Aphria (NASDAQ:APHA) stock is facing a challenging period following its third quarter earnings disappointment.
Aphria announced fiscal year 2021 third quarter financial results on April 12. The news was bad, and as a result share prices plunged. Next, on April 14, Aphria will hold a special meeting for shareholders to approve the Aphria-Tilray (NASDAQ:TLRY) merger.
While the merger is promising, an investment into the merged companies isn’t totally clear cut.
APHA Stock: Q3 Follows Strong Q2
Aphria had a record Q2 from a top-line perspective: gross revenues for adult-use cannabis hit $72.1 million CAD, up 149% from 2019 quarter-over-over. This report marked the seventh straight quarter in which Aphria increased revenue.
Net revenues hit $160.5 million CAD for the quarter. APHA stock climbed in the weeks following the positive news. Analysts were optimistic that Aphria’s Q3 earnings reports would show increased revenues in the following quarter.
Unfortunately, analyst expectations of Aphria were not met when the earnings came out.
Prior to the Q3 earnings release seven analysts with coverage of Aphria had given revenue guidance for Aphria. They had however revised their revenue estimates for Q3 downward since the beginning of the year. The downgrades would prove appropriate, however they would prove inaccurate. The analysts’ mean estimate began at $175.58 million CAD, and dropped to $170.66 million CAD prior to April 12.
Likewise, those same analysts had revised EBITDA estimates downward.
On April 12, Aphria’s earnings report showed that Aphria hit a meager $153.6 million CAD. That figure was far below even the downgraded analyst projections. The markets were not interested in management’s explanations for the miss, and share prices immediately dropped.
Aphria and Tilray are Canadian cannabis CPG companies. The obvious benefit of the merger is its complementary nature. The combination increases the scale and scope of the merged companies’ business. The combined company will boast an end-to-end supply chain. The pandemic has reiterated the importance of strong supply chains, so that’s a positive.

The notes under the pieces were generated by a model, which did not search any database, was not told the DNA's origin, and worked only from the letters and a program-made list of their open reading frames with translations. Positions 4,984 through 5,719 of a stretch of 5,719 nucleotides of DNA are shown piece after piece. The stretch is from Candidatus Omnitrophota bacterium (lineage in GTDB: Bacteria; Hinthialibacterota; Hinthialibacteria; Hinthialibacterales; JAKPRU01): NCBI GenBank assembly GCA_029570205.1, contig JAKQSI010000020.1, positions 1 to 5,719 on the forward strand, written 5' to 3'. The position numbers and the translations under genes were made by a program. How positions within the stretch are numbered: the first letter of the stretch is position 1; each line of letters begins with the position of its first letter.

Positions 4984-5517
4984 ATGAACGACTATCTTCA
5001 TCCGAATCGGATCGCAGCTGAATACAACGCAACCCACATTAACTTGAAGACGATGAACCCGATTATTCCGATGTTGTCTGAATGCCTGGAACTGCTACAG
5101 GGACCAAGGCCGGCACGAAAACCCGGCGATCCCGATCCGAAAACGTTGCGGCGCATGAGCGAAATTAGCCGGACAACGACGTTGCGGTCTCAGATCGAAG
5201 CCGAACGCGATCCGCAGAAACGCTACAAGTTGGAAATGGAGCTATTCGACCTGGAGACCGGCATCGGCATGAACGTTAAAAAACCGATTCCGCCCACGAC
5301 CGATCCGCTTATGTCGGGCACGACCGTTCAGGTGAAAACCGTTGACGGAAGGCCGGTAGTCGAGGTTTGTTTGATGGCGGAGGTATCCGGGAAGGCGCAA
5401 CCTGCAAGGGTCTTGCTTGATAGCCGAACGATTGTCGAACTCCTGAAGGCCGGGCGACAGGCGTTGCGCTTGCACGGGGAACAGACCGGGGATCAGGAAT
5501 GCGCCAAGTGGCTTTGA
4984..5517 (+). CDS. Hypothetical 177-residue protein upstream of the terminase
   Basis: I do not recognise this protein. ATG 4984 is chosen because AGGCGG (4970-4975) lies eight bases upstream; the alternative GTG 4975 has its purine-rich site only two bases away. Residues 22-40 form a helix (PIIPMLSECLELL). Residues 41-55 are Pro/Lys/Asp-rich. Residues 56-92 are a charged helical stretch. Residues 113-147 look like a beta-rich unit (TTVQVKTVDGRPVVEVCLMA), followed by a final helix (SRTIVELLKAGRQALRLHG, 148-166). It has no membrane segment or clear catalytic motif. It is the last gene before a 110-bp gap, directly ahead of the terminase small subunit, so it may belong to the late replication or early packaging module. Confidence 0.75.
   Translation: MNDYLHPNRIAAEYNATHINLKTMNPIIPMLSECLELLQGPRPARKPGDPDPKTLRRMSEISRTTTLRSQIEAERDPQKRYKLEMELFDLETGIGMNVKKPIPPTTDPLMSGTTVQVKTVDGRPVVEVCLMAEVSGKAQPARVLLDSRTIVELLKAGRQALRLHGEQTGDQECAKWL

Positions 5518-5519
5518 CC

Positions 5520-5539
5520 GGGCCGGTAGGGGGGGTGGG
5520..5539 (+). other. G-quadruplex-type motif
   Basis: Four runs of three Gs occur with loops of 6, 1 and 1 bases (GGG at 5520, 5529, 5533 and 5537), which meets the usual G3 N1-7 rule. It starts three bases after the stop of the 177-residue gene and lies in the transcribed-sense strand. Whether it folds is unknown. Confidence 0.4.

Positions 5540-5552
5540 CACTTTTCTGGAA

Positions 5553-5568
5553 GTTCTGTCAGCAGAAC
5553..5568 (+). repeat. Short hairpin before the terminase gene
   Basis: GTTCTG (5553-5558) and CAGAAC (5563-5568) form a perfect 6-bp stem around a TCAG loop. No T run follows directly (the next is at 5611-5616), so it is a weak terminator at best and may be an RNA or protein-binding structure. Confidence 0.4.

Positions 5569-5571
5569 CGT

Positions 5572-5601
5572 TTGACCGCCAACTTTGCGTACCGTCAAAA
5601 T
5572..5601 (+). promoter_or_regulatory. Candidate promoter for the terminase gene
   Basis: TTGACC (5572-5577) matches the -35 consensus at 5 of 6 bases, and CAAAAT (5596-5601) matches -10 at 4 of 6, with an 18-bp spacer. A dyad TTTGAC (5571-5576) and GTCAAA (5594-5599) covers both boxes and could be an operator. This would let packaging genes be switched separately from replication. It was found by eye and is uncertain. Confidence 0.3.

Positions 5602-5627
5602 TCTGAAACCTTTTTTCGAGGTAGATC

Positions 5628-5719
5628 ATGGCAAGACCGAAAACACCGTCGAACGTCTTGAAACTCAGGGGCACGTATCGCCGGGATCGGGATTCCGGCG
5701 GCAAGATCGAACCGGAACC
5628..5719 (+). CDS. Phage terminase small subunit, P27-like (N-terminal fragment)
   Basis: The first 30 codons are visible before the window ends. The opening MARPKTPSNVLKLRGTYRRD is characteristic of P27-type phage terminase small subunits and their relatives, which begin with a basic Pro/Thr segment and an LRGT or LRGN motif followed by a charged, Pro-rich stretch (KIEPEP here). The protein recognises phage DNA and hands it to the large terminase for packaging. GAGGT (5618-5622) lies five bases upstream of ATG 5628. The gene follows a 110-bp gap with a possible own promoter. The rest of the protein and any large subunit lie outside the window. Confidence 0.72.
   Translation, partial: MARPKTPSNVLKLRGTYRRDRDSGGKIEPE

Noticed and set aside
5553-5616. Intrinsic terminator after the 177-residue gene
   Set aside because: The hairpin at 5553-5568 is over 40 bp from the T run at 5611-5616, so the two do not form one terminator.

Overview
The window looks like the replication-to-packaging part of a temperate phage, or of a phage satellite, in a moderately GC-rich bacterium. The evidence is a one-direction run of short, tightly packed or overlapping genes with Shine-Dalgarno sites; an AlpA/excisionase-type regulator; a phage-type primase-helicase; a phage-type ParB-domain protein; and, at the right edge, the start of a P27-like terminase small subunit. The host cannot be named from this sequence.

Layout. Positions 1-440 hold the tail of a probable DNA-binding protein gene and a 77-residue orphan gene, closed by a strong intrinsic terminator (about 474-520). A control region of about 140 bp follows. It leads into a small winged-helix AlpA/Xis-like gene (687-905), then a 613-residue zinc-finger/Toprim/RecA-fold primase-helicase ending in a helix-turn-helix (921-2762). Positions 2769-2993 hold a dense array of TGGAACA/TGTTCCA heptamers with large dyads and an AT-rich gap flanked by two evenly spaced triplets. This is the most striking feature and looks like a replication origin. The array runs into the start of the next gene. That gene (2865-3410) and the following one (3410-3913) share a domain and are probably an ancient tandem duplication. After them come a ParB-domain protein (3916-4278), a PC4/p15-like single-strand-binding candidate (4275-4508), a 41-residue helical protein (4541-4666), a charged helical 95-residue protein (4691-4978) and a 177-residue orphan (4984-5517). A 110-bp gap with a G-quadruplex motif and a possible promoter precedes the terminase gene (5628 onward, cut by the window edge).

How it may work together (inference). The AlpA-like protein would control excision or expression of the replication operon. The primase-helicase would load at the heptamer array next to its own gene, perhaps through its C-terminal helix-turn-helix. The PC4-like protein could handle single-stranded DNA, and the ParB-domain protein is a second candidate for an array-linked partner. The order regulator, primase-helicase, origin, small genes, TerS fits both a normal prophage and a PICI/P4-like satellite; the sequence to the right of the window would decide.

But the company is really aimed at the U.S. market and aspires to establish a dominant footprint there. While the regulatory framework is opening on a state-by-state basis, Aphria and Tilray are more concerned with the federal repeal. That federal repeal of cannabis is a complex one. A ballot shows that, while 68% of Americans support making marijuana legal, and 90% support medical marijuana, the political implications on a federal level aren’t so clear.
The merged company is very much at the mercy of this ongoing saga. One thing is clear though: the speed of cannabis adoption and the profitability flowing from such companies has been slower than hoped.
That will continue to affect these two firms and the proposed merger. Investors want to know what the net benefit of the combination is. There is good news there.
Business Accretion Expectations
Aphria seems to be trustworthy in regards to the due diligence it undertook in evaluating the proposed Aphria-Tilray merger. Back in January, when Aphria released its Q2 financial results, it gave guidance regarding the accretion value of the merger. The company stated that the closing of the Tilray business combination will generate value, including our over $100 million CAD anticipated pre-tax synergies.
This guidance was independently verified on April 5. Independent Proxy Advisory firm ISS confirmed the numbers: “The strategic rationale appears sound as the proposed transaction will improve the scale and footprint of the combined entity. Importantly, the combined company is anticipated to deliver US$78 million (C$100 million) of pre-tax cost synergies across several areas.”
This is a minor detail, but the overall thrust is two-fold. Aphria doesn’t look to have been blowing smoke, and the merger does indeed increase value.
APHA Stock: The Takeaway
There are too many variables to consider to invest in APHA stock right now. The U.S. market that the combined company seeks to capitalize on remains fractured. I think the stock is a sell, as cannabis news continues to disappoint overall, and Aphria’s Q3 earnings reiterate larger concerns.
On the date of publication, Alex Sirois did not have (either directly or indirectly) any positions in the securities mentioned in this article.
Alex Sirois is a freelance contributor to InvestorPlace whose personal stock investing style is focused on long-term, buy-and-hold, wealth-building stock picks. Having worked in several industries from e-commerce to translation to education and utilizing his MBA from George Washington University, he brings a diverse set of skills through which he filters his writing.”